What are Bollinger Bands?
What are Bollinger Bands?
Bollinger Bands (BB) were developed by the technical analyst John Bollinger as a volatility indicator. They consist of two Bands, drawn below and above a simple moving average (SMA) of any market. Bollinger Bands were designed to show a trader when a large move might be expected. The bands are drawn around a SMA with a standard deviation, which is a mathematical formula that measures price volatility, giving a visual representation of how the price might vary from its current value.
Calculations for Bollinger Bands:
- an N-period moving average (MA)
- an upper band at K times an N-period standard deviation above the moving average (MA + Kσ)
- a lower band at K times an N-period standard deviation below the moving average (MA − Kσ)
Typical values for N and K are 20 and 2, respectively.
If the formula above seems complicated don’t worry too much; what is important is to understand the rationale behind it. As the two bands are dependent on the underlying instrument’s volatility, it follows that the bands automatically narrow when volatility is low, and widen when volatility increases. Please see the pictures below to better illustrate John Bollinger’s ideas.
So, in more detail, according to Bollinger we can observe the following:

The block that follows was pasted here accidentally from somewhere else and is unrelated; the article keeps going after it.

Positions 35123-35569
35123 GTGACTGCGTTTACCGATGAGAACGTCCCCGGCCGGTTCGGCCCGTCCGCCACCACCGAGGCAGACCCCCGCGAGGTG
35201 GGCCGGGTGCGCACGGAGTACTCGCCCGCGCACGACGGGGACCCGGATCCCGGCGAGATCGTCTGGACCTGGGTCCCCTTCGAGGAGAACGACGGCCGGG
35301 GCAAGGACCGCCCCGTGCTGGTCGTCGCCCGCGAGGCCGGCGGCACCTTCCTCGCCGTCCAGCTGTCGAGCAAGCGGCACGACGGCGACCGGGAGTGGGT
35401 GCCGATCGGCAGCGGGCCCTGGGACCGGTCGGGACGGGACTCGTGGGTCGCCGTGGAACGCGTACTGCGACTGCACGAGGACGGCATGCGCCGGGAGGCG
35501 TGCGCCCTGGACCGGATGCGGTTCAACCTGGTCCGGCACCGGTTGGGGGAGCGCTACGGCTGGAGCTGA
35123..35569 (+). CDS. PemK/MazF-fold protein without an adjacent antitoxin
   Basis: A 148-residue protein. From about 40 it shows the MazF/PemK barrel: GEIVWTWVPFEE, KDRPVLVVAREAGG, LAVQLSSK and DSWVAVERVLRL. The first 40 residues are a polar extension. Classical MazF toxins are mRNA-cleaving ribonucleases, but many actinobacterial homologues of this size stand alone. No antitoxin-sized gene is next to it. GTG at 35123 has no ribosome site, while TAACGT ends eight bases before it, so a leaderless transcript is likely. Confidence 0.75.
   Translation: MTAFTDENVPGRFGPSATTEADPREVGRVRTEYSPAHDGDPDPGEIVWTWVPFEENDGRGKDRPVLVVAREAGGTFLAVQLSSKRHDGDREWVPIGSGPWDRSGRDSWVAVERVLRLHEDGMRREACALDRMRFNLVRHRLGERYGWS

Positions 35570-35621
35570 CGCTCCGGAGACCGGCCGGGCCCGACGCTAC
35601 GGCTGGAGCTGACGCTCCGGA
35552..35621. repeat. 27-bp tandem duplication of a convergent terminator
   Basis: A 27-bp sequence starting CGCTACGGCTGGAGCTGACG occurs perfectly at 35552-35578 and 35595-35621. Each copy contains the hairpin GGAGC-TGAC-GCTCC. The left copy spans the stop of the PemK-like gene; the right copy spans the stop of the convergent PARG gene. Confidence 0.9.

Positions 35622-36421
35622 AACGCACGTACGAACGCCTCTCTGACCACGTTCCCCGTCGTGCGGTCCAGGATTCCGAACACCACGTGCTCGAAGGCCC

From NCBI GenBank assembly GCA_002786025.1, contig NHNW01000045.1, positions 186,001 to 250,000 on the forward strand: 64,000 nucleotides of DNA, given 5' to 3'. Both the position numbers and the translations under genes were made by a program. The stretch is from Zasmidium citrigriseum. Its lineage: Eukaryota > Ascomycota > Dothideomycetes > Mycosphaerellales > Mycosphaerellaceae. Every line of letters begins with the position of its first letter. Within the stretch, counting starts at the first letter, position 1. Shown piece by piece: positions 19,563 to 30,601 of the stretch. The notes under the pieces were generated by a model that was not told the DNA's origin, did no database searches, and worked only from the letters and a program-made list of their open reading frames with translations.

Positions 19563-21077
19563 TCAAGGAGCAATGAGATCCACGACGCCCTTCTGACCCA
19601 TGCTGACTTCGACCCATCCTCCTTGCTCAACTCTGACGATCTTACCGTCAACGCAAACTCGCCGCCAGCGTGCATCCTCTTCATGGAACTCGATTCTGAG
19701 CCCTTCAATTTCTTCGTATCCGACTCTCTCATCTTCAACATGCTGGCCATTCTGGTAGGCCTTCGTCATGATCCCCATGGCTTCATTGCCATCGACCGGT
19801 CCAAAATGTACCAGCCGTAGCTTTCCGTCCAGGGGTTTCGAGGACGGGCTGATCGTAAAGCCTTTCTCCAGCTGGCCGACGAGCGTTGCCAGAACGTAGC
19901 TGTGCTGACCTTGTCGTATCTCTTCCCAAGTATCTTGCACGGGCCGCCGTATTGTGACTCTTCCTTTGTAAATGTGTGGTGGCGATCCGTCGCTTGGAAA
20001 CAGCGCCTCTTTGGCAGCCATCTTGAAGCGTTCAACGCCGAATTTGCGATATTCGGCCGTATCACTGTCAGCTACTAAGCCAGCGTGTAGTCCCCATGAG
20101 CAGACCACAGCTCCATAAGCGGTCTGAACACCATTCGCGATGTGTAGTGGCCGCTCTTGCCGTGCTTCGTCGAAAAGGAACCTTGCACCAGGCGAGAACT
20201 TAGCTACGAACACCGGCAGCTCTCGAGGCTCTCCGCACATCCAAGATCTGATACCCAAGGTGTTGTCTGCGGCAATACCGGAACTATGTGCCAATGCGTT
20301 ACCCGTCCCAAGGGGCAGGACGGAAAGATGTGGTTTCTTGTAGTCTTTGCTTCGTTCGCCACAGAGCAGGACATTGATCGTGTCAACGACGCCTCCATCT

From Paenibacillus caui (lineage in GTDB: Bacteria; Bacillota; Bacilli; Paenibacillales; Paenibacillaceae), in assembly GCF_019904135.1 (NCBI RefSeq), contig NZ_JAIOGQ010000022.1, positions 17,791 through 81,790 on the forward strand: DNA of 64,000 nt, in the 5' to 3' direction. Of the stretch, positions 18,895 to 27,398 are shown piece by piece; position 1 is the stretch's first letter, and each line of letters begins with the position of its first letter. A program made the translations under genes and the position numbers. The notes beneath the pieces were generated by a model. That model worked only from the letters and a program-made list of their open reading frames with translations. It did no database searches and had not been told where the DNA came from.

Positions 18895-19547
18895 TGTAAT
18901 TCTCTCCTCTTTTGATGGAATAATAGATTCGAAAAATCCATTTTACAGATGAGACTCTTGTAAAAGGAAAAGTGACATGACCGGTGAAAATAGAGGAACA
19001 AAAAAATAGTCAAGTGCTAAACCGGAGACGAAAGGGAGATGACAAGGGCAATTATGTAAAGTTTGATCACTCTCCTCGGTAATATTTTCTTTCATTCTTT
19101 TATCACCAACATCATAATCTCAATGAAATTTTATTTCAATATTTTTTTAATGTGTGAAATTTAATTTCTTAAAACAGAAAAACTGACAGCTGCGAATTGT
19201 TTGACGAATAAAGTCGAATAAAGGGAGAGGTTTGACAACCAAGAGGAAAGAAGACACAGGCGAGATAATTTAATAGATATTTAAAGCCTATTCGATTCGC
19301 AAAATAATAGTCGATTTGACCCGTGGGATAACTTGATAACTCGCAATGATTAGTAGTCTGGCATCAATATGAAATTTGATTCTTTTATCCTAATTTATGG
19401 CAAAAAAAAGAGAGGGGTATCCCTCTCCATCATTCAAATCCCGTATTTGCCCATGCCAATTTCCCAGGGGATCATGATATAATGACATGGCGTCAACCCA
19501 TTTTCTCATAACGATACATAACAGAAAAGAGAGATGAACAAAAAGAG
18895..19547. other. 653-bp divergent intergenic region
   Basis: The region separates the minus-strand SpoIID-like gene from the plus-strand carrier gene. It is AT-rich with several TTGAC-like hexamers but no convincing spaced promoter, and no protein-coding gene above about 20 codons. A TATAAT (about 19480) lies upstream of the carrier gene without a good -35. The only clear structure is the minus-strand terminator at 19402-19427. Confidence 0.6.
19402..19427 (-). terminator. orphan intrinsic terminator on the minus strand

When the bands are contracting it indicates that we can expect major price movements.
When the bands are far apart and the price breaks through these, and then comes back within the bands, that should indicate that the current trend is ending.
If the price moves outside the bands, we can expect a continuation of the current trend.
If the price touches one of the bands, it follows that the price will reach the other band at some point too.
Interpretation of Bollinger Bands
As per the above we can see that Bollinger Bands are able to indicate major price movements and also give an indication as to whether prices are relatively too high or too low. However, they are not giving you a specific signal to buy or sell by themselves, hence, we suggest combining this with other indicators in order to help determine the expected direction of price movements and identify tops and bottoms. The use of Bollinger Bands becomes more practical when applied with RSI, MACD, Stochastic or Parabolic SAR
Setting up Bollinger Bands in your Skilling platform
- Period: The default set-up is 20, referring to the number of periods. You can change this as you see fit.
- Deviations: Usually the standard deviation multiplier is set at two. Again, this can be tweaked to your preference.
- Price inputs: The most commonly used price is the ‘Close’, but you can apply the ‘Open’, ‘Low’ and ‘High’ to determine the calculations.
Bollinger Bands are very widely used by technical analysts and may be another indicator to make our top ten of important trader tools! Although the formula to work them out may appear daunting (which you anyway don’t need to learn to use them) the application of them is straightforward and logical. The premise is that markets go through periods of calm (low volatility) and excitement (high volatility). We think all traders should, at least be familiar, with Bollinger Bands!
Once you are good at identifying trend lines, support, and resistance levels, you can start to learn about the various C...
Candlestick charts are many traders’ favourite way of looking at price movements of a share or commodity. Let’s take a c...